Home Comics The Marvel Rundown: Goofy election fallout in SECRET X-MEN #1

The Marvel Rundown: Goofy election fallout in SECRET X-MEN #1

Let's laugh at the group of weirdos who were thrown together by the Krakoa election results.

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This week in the Marvel Rundown, everyone’s least favorite kind of fallout has arrived: election fallout! This review includes X-Spoilers, so proceed with caution.

If you’re looking for some quick spoiler-lite reviews, scroll on down to the Rapid Rundown! And be sure and let The Beat know which Marvel Comics issues were your favorite this week over on social media @comicsbeat.


Secret X-Men #1

Writer: Tini Howard
Artist: Francesco Mobili
Colorist: Jesus Aburtov
Letterer: Clayton Cowles
Design: Tom Muller
Reviewed by Zoe Tunnell

Secret X-Men is goofy as all hell. That’s a good thing! While it may lead to important plot beats down the road, the X-Men Election fallout one-shot is, at its core, just a silly little romp that revels in its eclectic cast of electoral losers. Given the current drama-filled upheaval across the line between the Inferno fallout and the rise of Destiny of X, I’m grateful to Howard and Mobili for putting out an issue that wants nothing more than to make you laugh at this group of weirdos flung together due to losing a fan election.

If you somehow missed it, a fan vote was held for the final member of the roster of Duggan and Larraz’s X-Men, the winner of which ended up being Polaris. The losers ran the gamut from X-Veterans like Banshee and Cannonball, underutilized fan favorites like Armor, and a few wild cards like Tempo and Marrow. The 9-person group is a weird mish-mash of personalities, histories, and powers, something that Howard is more than happy to use to drive their antics as the impromptu team embarks on a life or death mission in Shi’ar space.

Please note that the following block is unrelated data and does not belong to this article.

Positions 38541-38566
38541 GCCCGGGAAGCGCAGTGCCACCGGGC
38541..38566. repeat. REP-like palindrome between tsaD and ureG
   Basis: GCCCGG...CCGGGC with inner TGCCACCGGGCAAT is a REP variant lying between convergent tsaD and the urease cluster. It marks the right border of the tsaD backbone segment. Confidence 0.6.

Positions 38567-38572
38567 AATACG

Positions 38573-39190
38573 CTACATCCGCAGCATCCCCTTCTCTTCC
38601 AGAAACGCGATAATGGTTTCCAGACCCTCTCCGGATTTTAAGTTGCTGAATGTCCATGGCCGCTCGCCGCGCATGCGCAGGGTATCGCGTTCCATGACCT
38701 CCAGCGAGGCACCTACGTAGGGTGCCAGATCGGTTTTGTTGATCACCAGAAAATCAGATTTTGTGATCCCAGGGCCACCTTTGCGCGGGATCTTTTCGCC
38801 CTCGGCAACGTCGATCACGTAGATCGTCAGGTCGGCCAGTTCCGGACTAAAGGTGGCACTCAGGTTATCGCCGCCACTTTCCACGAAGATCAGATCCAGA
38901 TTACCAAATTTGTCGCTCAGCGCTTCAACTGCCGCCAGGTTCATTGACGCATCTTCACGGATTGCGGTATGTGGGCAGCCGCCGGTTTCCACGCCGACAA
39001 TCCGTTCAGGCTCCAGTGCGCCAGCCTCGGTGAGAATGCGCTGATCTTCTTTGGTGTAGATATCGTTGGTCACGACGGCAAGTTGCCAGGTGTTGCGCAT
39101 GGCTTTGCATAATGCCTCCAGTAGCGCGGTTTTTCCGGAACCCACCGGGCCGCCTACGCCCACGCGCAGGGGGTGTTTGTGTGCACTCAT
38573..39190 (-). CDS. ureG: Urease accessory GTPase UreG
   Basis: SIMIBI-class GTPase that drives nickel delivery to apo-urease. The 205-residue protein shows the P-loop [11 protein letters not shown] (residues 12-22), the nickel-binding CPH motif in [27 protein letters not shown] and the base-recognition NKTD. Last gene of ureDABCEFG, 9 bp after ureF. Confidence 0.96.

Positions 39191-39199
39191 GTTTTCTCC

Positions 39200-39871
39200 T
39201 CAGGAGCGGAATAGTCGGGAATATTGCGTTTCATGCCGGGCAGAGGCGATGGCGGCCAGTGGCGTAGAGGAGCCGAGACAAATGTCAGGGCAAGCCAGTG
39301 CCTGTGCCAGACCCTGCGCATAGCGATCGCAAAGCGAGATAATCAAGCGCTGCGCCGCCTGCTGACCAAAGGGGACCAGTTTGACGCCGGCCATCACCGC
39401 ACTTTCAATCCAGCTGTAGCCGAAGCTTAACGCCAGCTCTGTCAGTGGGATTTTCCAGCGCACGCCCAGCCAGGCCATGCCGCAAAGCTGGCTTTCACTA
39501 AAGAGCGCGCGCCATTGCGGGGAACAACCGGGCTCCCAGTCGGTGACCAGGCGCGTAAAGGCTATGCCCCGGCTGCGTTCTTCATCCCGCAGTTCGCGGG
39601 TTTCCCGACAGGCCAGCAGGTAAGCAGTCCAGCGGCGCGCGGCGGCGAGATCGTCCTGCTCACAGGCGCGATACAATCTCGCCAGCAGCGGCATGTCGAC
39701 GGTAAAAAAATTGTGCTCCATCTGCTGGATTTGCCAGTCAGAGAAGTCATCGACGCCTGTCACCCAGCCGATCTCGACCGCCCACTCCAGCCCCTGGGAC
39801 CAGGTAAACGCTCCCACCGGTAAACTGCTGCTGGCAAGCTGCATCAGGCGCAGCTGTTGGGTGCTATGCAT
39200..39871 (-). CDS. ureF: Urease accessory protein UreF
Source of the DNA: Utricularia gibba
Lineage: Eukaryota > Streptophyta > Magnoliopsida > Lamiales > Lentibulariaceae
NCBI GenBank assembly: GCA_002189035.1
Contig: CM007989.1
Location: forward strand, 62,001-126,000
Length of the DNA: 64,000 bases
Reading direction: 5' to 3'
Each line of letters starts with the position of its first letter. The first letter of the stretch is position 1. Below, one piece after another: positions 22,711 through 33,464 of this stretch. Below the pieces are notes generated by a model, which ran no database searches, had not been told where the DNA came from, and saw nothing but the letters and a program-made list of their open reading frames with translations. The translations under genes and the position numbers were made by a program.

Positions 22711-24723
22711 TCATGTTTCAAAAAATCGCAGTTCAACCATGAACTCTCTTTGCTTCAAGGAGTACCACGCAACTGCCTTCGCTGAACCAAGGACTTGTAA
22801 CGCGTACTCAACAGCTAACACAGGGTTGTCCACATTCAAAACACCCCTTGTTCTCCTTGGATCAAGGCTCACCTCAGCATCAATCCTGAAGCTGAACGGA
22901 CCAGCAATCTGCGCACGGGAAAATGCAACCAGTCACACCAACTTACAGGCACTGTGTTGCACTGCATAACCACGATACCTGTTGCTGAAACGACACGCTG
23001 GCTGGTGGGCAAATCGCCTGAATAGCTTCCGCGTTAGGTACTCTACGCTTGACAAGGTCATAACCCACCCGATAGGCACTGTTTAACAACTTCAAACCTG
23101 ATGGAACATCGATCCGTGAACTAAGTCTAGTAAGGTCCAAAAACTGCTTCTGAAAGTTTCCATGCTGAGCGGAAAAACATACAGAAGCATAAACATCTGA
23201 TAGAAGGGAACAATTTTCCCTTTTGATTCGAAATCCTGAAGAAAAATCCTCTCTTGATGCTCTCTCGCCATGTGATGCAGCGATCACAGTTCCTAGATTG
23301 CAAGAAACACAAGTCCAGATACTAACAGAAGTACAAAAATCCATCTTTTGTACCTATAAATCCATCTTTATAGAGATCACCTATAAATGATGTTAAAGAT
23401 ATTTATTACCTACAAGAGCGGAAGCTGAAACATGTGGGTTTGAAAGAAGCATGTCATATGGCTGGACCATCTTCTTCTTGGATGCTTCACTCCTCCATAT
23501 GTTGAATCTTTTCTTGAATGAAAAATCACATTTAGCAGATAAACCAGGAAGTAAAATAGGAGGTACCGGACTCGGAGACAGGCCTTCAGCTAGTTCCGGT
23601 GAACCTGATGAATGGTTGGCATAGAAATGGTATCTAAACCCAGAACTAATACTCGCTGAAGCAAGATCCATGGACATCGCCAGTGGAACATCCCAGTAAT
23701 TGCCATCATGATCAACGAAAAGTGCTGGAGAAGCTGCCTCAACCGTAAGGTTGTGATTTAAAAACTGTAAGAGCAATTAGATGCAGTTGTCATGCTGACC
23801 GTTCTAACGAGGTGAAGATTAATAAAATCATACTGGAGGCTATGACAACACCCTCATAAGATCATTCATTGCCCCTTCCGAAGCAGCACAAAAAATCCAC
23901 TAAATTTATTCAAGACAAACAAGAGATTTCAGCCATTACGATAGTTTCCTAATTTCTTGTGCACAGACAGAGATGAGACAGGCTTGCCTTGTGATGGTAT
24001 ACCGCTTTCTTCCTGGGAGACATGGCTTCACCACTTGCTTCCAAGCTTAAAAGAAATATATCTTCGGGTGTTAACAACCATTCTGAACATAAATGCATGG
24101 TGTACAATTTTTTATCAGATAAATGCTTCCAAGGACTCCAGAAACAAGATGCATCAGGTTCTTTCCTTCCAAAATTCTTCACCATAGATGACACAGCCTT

Sunspot and Cannonball serve as the defacto leads of the tale and team, their relationship falling right into the comedy-heavy double act patter that they’ve worn so well since Hickman’s Avengers. The most notable moment for either of them comes from an off-hand remark from Sunspot: Justifying both Banshee and Boom Boom’s place on the team by admitting he finds them sexy. Given the decades of queer readings for both men, it’s one of the strongest nods towards Beto’s bisexuality we’ve gotten yet. Not a full-throated confirmation, but I’ll take it for now.

The rest of the cast is a bit of a mixed bag, with Marrow as the clear standout as an absolute dirtbag disaster thrilled to be out on a mission for once. Mobili’s work with the cast is largely energetic and fun, the only rough points being a few awkward facial expressions. A largely action-less issue, Mobili keeps things flowing and kinetic with what could easily be a stuffy and stiff parade of talking heads. The highlights are found in his design work, with the new Secret X-Men uniforms providing a slick, cohesive look for the team as well as bits of flair like Marrow’s impromptu space suit.

Really, there isn’t much left to say about Secret X-Men and that’s not a bad thing. The one-shot doesn’t overstuff or overstay its welcome and even with a dangling thread to be pulled upon later it stays grounded in its light, comedic vision. If you’re looking for a weighty character study, you’ll be disappointed. If you’re looking for a group of misfit mutants stumbling their way through a goofy space adventure that includes a 4th wall-breaking word puzzle, well, that’s a very specific request but Secret X-Men has you covered.